Walmart announced a few days ago that it would lay off 2,000 staff members whose main task is to fulfill internet orders. The firm intends to automate around 65% of its stores during the next three years.
With the implementation of self-checkout, the automation of its online e-commerce market is another step in the continual march toward a human-less service industry. AI and robotics will eventually handle all service tasks.
The news of the automation was shared during the American retail giant’s annual investor conference in Tampa this year. To speed up the order fulfillment process at its e-commerce fulfillment centers, the $388 billion corporation is now investing extensively in automation.
The decision’s impact on layoffs at the biggest private employer in the country, which employs around 1.7 million people in the United States and another 60,000 workers internationally, remained unclear at press time.
Nonetheless, the company did say that the new policies would lead to a decline in the need for low-wage workers.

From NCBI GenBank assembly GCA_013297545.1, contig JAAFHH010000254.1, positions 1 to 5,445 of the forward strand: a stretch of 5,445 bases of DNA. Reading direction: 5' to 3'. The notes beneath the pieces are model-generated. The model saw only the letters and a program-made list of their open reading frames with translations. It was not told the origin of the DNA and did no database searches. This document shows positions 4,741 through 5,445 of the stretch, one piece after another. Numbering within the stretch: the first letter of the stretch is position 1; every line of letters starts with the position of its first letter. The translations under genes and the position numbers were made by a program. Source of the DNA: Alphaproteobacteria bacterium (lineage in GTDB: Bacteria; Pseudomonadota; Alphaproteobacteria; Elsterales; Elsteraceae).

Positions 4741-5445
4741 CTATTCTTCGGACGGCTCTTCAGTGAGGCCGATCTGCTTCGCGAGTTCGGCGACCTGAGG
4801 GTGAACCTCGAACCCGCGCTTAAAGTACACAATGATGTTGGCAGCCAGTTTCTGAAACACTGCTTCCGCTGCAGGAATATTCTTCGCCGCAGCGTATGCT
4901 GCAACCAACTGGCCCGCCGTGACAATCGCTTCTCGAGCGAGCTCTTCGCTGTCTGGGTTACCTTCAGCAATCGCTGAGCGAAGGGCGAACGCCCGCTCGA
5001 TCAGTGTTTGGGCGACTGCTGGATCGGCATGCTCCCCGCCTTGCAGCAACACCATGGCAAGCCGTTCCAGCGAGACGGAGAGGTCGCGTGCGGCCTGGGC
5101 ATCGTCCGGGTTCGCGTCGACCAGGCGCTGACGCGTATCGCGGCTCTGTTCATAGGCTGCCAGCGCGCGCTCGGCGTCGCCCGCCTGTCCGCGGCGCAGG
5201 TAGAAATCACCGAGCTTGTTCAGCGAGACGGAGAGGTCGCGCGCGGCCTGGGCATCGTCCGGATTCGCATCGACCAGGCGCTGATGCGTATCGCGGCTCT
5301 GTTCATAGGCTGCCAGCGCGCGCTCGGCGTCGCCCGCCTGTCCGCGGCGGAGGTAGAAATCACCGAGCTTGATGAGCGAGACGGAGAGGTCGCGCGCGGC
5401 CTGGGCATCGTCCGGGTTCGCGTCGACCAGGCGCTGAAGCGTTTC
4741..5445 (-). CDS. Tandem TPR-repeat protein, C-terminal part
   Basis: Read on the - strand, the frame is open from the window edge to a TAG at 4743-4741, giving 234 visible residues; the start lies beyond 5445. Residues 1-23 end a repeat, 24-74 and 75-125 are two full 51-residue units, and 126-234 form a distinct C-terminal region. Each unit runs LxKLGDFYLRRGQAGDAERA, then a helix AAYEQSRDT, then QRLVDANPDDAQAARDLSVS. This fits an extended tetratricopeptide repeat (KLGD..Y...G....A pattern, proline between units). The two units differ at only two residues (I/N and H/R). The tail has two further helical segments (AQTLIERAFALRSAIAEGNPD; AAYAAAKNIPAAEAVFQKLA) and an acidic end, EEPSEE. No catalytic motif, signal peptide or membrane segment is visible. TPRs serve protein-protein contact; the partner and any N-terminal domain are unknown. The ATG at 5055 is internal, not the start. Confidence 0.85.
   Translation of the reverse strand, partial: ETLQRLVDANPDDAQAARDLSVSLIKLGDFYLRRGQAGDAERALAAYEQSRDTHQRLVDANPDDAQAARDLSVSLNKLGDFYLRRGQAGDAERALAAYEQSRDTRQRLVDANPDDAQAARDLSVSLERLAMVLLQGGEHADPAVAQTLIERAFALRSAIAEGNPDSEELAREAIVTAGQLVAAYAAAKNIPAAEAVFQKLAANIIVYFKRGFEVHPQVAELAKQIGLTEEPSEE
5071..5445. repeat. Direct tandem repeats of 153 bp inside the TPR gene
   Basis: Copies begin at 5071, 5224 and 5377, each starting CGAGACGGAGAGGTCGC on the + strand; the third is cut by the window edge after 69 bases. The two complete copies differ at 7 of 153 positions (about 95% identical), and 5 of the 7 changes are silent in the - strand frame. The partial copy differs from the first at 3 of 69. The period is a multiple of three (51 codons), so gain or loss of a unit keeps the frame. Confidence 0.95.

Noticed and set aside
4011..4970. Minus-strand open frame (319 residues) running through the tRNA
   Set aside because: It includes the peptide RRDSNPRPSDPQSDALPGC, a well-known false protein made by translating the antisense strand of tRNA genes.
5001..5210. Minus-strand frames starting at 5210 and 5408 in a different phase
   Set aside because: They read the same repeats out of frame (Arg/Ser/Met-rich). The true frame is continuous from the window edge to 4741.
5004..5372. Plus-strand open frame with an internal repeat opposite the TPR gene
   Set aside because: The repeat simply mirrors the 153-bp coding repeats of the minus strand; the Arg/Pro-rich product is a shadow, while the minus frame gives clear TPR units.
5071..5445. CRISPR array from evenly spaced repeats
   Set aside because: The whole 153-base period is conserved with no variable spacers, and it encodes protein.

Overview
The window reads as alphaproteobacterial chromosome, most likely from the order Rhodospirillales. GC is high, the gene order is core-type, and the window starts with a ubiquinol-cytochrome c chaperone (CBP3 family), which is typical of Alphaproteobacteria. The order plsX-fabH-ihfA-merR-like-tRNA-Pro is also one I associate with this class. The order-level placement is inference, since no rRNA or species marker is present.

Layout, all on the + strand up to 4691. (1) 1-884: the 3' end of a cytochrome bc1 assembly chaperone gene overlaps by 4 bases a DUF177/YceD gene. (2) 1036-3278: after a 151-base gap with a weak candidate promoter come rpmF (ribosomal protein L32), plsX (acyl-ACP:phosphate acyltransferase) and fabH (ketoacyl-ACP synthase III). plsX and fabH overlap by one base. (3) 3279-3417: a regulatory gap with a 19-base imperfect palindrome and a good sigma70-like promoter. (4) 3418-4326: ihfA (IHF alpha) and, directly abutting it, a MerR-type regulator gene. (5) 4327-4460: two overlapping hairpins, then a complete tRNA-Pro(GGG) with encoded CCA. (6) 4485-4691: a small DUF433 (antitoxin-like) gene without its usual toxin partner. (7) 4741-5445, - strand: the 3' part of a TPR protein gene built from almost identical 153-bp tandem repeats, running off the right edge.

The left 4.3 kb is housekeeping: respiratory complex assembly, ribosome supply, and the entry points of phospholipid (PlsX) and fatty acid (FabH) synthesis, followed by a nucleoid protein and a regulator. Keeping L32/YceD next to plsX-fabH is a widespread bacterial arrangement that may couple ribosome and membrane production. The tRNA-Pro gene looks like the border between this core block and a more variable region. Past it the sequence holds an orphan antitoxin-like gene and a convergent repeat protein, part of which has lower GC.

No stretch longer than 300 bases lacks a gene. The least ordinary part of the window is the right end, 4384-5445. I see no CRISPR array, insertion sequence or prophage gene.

Walmart has spent billions on technology for its online order facilities, including acquiring the grocery robotics startup Alert Innovation and collaborating with businesses like Knapp to reduce the number of steps for staff to process e-commerce orders from twelve to five.
During the company’s results call in February, CEO Doug McMillon stated he was “very thrilled about the automation prospects we have.” Among their more than $15 billion in planned capital expenditures for 2018, Walmart intends to increase its investments in automation technology.
There are over 9.9 million job openings in the United States, compared to 5.9 million unemployed persons, as reported by a poll issued by the Bureau of Labor Statistics in February.
A nationwide raise in Walmart’s minimum wage to over $17.50 was announced earlier this year, and it was expected to go into effect with paychecks issued on March 2.